Workers at dozens of Driving and Vehicle Licensing Agency (DVLA) offices are staging a 24-hour strike in a dispute over closures and job losses.
Members of the Public and Commercial Services union (PCS) at 39 local and 10 enforcement offices in England, Scotland and Wales will take part in the industrial action.
The union is campaigning against planned office closures across the country, arguing it signals the end of a "highly prized" face-to-face service to motorists.
The union has delivered a 72,000 name petition opposing the closures, to the Department for Transport, saying it was the largest paper petition it had ever organised.
A union spokesman said: "Our petition was signed by members of the public, motor traders, representatives of motor trade federations and haulage and bus companies, and representatives of historic vehicle clubs.
"We're very concerned about the lack of awareness among people that the offices are set to close or even that a consultation has been carried out."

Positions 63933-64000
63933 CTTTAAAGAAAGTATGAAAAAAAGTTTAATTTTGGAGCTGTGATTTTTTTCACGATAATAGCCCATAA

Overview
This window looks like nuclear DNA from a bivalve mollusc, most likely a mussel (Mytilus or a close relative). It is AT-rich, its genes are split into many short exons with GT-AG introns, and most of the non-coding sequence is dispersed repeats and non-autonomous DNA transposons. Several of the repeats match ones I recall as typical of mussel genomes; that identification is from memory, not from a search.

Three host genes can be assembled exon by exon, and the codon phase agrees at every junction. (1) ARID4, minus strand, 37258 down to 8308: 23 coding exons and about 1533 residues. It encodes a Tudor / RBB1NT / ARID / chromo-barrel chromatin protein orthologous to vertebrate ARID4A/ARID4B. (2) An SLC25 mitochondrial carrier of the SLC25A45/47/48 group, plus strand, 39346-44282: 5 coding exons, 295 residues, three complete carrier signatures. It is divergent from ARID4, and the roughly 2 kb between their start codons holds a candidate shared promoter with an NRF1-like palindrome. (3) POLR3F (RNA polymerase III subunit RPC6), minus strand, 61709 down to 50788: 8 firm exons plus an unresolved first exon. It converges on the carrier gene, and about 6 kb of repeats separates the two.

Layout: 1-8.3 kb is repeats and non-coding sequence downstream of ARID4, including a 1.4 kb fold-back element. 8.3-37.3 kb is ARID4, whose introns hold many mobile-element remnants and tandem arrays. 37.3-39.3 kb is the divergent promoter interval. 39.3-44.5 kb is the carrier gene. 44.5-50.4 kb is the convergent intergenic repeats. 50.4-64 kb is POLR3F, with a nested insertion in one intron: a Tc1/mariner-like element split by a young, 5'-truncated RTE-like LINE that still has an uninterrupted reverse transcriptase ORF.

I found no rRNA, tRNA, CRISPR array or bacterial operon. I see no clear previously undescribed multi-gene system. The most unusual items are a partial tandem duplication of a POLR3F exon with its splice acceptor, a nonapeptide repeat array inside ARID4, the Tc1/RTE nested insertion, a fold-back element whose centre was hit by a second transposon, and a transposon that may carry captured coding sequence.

PCS general secretary Mark Serwotka said: "As well as losing a high quality public service and more than 1,000 jobs at a time of high unemployment, we believe these closures will lead to increased vehicle tax evasion and fraud. We want the minister to listen to the overwhelming views of the public, motor traders and his staff, and to see sense and reverse these ill-thought through and damaging closures."
DVLA said it could not guarantee a business-as-usual service because of the strike and asked people to avoid travelling to any DVLA office today.
Contact centres will be operating a reduced service and callers were warned to expect longer waiting times.
The organisation suggested conducting transactions by other means such as electronically or via the Post Office.